Sean Carrasso first got into the nonprofit sector as a volunteer for Invisible Children. But it wasn't until he participated in a TOMS shoe drop that he would experience firsthand the grisly fate of some Congolese child warriors. His life-changing time in Africa made him realize that even if he couldn't solve the many problems surrounding the region, he was still going to do something about it. Sean's story became the basis for Falling Whistles, a company with a great cause and unusual product: working brass whistles. Valet sat down with Sean and had a lengthy conversation about socially responsible goods, the beginnings of Falling Whistles and being the change you wish to see in the world.
Sean Carrasso (right) with his good friend Marcus Price.
This all started with a blog. Explain the significance of the Falling Whistles journal.
Basically, I went to Africa with TOMS for the first shoe drop, and was inspired to get really lost. I spent three months backpacking and ended up in the Democratic Republic of Congo. The idea was to stay for five days, learn all we could, then get out. At the end of the fifth day, we found this military camp that was beating and torturing former child soldiers. We learned that the kids who were too small to carry a gun were being sent to the front lines with nothing more than whistles to distract the enemy. We exposed it to the UN and the kids got pulled out. It was an intense day. That night, in tears and chugging red wine, I wrote this blog called "Falling Whistles" and sent it to friends and family. They literally forwarded it around the world. I woke up to an inbox full of emails asking how people could help. It was the moment that woke me up.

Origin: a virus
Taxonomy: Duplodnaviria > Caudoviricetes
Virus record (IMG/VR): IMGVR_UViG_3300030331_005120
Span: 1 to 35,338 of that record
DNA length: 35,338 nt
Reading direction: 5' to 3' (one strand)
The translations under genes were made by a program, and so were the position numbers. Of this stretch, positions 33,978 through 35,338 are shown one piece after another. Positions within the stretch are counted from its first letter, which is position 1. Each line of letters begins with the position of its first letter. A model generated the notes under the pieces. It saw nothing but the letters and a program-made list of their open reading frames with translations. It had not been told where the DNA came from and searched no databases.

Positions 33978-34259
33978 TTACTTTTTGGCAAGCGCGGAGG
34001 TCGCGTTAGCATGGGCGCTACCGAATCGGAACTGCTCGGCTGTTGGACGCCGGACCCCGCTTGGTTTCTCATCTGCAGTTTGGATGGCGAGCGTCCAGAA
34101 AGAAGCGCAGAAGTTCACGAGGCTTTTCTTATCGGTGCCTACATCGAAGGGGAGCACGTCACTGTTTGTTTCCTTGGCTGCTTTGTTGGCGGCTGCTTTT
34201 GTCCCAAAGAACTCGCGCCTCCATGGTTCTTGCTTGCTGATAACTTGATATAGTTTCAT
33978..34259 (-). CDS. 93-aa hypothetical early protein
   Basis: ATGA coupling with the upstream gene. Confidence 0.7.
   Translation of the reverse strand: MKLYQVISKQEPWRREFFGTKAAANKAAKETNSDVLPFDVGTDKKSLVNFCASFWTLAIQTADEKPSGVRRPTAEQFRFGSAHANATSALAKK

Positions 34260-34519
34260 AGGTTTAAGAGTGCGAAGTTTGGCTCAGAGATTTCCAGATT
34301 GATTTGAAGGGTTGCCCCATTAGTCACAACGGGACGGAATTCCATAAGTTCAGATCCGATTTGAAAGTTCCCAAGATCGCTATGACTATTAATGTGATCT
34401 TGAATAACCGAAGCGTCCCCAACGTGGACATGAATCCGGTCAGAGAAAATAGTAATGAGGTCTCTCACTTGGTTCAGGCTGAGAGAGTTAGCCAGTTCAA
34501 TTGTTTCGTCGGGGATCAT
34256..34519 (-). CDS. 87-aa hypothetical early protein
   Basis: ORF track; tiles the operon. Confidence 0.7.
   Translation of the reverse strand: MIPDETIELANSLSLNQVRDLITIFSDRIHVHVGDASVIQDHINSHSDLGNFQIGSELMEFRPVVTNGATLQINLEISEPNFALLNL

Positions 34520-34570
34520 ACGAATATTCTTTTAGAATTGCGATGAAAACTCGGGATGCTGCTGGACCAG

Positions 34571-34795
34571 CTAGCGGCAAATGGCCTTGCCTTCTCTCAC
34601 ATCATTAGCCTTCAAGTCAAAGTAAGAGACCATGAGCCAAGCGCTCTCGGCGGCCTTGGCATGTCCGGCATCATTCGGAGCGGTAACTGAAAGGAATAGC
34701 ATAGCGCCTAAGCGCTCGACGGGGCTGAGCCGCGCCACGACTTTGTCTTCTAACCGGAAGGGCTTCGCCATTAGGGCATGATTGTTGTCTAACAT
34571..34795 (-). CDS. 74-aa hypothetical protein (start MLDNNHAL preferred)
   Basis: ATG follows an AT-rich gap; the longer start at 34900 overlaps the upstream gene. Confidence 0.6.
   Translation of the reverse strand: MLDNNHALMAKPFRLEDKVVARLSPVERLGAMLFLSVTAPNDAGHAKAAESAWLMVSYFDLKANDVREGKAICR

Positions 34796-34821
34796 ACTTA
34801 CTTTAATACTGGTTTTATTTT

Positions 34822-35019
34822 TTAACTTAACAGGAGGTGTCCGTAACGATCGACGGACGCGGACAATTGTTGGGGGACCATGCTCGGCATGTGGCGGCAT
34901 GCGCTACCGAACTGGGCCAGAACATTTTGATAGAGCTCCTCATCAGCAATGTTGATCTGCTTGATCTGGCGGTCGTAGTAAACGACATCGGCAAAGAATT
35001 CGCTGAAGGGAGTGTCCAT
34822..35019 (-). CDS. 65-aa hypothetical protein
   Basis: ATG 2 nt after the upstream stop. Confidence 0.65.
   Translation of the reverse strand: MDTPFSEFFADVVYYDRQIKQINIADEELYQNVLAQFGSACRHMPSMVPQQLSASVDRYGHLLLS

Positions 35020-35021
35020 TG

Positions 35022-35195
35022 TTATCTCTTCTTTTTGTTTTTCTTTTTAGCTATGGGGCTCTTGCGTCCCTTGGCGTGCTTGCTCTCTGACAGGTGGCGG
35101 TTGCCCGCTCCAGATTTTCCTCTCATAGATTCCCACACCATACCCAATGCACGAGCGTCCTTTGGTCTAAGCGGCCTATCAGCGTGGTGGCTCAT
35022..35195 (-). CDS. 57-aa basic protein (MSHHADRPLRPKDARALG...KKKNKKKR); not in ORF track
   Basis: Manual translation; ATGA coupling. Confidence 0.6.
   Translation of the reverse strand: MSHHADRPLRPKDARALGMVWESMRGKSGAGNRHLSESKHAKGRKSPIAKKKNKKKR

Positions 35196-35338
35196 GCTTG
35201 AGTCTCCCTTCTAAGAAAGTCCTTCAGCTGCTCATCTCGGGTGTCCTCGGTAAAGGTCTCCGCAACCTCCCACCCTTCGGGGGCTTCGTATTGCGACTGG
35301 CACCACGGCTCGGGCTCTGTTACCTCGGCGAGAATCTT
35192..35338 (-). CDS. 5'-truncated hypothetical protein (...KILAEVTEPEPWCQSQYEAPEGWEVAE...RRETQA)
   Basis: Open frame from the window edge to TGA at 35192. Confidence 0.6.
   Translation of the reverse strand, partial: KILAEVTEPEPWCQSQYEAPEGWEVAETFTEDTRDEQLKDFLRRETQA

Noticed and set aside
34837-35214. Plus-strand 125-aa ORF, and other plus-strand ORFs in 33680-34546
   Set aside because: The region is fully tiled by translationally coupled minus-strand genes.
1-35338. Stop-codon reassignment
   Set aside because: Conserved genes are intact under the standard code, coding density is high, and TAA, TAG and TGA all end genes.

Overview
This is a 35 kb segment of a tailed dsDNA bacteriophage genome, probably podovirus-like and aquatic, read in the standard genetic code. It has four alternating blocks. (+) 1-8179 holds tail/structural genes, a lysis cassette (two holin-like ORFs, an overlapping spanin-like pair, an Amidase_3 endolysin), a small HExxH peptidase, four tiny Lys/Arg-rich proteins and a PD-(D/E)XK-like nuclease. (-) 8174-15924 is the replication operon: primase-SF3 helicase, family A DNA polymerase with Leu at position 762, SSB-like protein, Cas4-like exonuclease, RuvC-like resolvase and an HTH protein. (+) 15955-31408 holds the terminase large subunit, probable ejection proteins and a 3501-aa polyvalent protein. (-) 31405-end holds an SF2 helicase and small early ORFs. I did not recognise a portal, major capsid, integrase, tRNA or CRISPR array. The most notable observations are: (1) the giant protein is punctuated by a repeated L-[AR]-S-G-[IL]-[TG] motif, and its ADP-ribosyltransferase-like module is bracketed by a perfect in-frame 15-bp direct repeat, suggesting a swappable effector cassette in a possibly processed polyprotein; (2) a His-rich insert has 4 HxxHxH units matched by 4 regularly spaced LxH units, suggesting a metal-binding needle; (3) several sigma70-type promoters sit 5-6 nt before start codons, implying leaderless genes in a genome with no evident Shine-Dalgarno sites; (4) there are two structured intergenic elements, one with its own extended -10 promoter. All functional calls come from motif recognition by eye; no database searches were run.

A Congolese boy watches as soldiers pass by (above); Carrasso with Mai Mai Rebel leaders.
The quote: "If you came here to help me you are wasting your time, but if you came because you believe your liberation is bound to mine, then come and we can walk together," seems very important to your mission. Where'd this come from?
I think what we found when we walked throughout Congo was that the way the world currently does charity is almost destructive. There's a lot of handouts. But within the Congolese people, there are visionaries everywhere. They were intelligent, people of conviction—of principle—they worked hard, had big dreams, but they were stuck in these systems that were keeping them down. The quote was originally from an aboriginal who said it to this group of missionaries. The idea is that it's not about charity at all, it's not about pity. It's about solidarity.